Hundreds of snake die a slow painful death during the festival of Nagpanchami when snake charmers capture them. Since watching a snake is considered auspicious, snake charmers make money out of it. But little do we know about the painful conditions these snakes are kept in. Here is an organization helping snakes break free from the misery.
Nagpanchami is a festival celebrated all over India, where people worship the Snake God. A variety of rituals and prayers are conducted in temples and homes, and the devout pray for wellness, wealth or for off springs. During the run up to the main festival it is a common sight to see snake charmers outside temples or at prominent places carrying snakes in wicker baskets.
Seeing a snake during this period is considered extremely auspicious and people usually offer money to the charmer and milk to the snake.
“What most of us do not know is that these snakes are caught by snake catchers almost a month before and sold to the snake charmer after they brutally remove the fangs and sometimes even cut off the venom sac. The mouths of the snakes are invariably stitched, to make it convenient for them to be carried around by the charmers,” says Avinash Vishvanathan, the General Secretary of Friends of Snakes Society, Hyderabad.
The absence of its venom apparatus and severe infection resulting from its injuries, results in the snake being unable to eat its natural prey or even drink water.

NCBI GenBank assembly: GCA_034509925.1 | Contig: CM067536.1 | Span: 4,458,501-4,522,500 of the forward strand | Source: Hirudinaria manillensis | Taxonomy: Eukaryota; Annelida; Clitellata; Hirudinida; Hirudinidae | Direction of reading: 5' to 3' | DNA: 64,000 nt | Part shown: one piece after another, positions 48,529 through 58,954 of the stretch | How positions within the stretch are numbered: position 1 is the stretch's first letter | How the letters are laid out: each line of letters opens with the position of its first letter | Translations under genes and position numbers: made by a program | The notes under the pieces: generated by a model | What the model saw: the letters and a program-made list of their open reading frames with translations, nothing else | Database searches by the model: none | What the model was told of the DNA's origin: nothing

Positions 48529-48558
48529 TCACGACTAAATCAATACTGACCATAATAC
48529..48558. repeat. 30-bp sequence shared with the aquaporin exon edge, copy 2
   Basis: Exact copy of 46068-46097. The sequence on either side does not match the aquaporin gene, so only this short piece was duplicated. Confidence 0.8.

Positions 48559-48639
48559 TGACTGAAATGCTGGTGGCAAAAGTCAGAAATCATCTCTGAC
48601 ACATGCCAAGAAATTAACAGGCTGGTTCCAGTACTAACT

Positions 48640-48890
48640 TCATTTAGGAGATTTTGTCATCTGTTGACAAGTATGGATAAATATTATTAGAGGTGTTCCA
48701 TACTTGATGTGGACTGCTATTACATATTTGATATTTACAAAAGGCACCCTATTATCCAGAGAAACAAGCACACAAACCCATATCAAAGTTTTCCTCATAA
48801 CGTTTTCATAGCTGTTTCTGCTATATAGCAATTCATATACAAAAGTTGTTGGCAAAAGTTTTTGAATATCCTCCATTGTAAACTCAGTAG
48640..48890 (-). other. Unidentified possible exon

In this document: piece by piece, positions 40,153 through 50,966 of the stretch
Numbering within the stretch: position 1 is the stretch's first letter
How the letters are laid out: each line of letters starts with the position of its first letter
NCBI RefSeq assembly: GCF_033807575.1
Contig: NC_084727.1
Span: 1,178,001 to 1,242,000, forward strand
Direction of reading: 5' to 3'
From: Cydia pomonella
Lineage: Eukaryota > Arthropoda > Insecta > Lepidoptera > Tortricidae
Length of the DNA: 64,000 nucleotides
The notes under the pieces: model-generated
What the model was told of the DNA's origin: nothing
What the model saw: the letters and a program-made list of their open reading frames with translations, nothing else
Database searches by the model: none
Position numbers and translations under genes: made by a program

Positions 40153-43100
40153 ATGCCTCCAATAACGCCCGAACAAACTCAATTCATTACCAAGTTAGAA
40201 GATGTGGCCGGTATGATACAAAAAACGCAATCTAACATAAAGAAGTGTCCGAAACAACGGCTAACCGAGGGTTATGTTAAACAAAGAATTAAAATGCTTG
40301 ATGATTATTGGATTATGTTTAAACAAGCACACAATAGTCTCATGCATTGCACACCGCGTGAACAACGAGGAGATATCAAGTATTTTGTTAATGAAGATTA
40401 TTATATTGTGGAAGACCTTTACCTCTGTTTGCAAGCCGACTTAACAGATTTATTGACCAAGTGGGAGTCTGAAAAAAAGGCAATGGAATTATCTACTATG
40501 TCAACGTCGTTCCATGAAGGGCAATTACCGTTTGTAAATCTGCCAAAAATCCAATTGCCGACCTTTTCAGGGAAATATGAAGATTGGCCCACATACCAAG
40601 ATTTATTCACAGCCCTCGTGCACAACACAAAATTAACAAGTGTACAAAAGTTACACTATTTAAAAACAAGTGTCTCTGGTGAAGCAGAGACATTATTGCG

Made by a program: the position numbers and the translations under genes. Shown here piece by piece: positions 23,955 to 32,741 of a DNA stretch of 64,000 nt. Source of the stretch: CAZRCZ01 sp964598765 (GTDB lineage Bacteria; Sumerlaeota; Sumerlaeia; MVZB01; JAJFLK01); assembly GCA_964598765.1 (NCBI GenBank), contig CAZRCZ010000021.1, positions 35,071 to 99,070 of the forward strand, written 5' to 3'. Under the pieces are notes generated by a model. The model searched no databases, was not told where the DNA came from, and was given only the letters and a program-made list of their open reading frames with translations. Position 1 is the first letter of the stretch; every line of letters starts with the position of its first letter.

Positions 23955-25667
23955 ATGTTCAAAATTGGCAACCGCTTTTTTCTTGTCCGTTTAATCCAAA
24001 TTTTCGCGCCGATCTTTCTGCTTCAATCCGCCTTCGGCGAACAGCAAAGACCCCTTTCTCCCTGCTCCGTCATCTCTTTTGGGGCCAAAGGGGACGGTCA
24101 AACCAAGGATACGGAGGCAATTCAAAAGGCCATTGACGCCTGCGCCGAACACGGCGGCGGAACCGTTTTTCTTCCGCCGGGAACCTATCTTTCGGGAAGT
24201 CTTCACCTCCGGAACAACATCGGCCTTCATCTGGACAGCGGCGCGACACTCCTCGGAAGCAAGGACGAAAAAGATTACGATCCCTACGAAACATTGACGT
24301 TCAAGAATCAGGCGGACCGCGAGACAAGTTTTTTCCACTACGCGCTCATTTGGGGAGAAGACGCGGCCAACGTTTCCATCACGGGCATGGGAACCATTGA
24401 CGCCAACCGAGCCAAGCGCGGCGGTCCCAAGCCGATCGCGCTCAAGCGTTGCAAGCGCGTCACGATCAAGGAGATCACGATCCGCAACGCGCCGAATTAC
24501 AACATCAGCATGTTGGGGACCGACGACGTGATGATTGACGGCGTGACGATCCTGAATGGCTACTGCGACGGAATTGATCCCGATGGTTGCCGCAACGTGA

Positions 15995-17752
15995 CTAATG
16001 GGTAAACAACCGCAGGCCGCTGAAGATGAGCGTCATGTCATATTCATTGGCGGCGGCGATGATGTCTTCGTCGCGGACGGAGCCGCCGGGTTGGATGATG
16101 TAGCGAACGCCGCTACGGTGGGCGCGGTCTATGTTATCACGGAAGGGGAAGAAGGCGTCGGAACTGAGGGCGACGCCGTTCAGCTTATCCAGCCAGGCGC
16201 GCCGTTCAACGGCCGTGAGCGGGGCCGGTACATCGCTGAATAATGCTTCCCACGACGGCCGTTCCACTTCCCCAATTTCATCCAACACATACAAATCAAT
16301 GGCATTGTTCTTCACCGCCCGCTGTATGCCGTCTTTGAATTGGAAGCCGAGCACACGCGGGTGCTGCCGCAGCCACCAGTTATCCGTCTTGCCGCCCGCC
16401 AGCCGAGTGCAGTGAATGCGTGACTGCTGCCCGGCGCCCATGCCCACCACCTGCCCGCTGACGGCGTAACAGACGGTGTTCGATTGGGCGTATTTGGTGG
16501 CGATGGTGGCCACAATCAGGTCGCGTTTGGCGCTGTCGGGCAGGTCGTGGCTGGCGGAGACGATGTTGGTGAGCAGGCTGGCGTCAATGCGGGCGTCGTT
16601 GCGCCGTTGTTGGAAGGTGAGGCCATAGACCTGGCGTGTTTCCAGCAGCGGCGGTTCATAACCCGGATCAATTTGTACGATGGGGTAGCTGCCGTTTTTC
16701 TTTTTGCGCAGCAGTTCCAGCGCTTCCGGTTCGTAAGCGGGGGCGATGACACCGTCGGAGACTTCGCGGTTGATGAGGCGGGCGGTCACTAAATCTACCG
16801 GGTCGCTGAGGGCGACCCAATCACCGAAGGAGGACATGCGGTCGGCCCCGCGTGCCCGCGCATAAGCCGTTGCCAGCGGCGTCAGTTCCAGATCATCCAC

Caution: Graphic images below
Thus, when gullible people offer it milk, it appears to drink very little due to extreme thirst and hunger. It may be interesting to know that in natural conditions, snakes do not drink milk neither can they digest it properly.
By the time Nagpanchami is over, the snake is extremely weak, severely infected and the snake charmer, after making his money, just throws the snake away, thereby letting it die a very slow and painful death.
“Just a couple of days before Nagpanchami, volunteers start scanning buses and trains to identify snake charmers smuggling in snakes and arrest them with the help of the local Police and the Forest Dept officials. The confiscated snakes are taken to the groups facility where each basket is opened carefully, the poor mutilated snake is gently taken out and the stitches on the mouth are cut very carefully, under the guidance of a veterinary doctor. By this time usually so much infection is set in around the stitches and inside the mouth of the cobra, that the whole area is usually swollen with lots of puss oozing,” continues Avinash.
“Once the mouth is opened, all the infection is cleaned and the cobra is allowed to rest in one of the large boxes in the facility. Over the next few days we have to keep a close watch on each and every animal and regularly clean their mouths. Clean water is provided to them and once their oral sores get better they are provided with feed.”
– Prahlad, a volunteer at Friends of Snakes Society, Hyderabad.
“After 3 or 4 weeks these creatures slowly show signs of having regained their ability to fend for themselves. We take the animals in batches to the outskirts of the city, with permission from the forest department, and release them in the wild. Till a few years ago, we used to deal with over 200 snakes after the Nagpanchami festival. Over the past 5 years there has fortunately been a fall in the number of snakes, with us having to deal with around 70 snakes last year,” says Rajiv Menon, the President of the Society.
Fortunately, over the years, with concerted efforts in creating awareness and pro-active action by animal welfare and wildlife groups in various parts of the country, there has been a discernible decrease in the number of snakes being exploited by these charmers.
One sincerely hopes that this further reduces and a day will come when for Nagpanchami, no snake has to undergo any torture by humans.
Photos Credit: Avinash, FOSS
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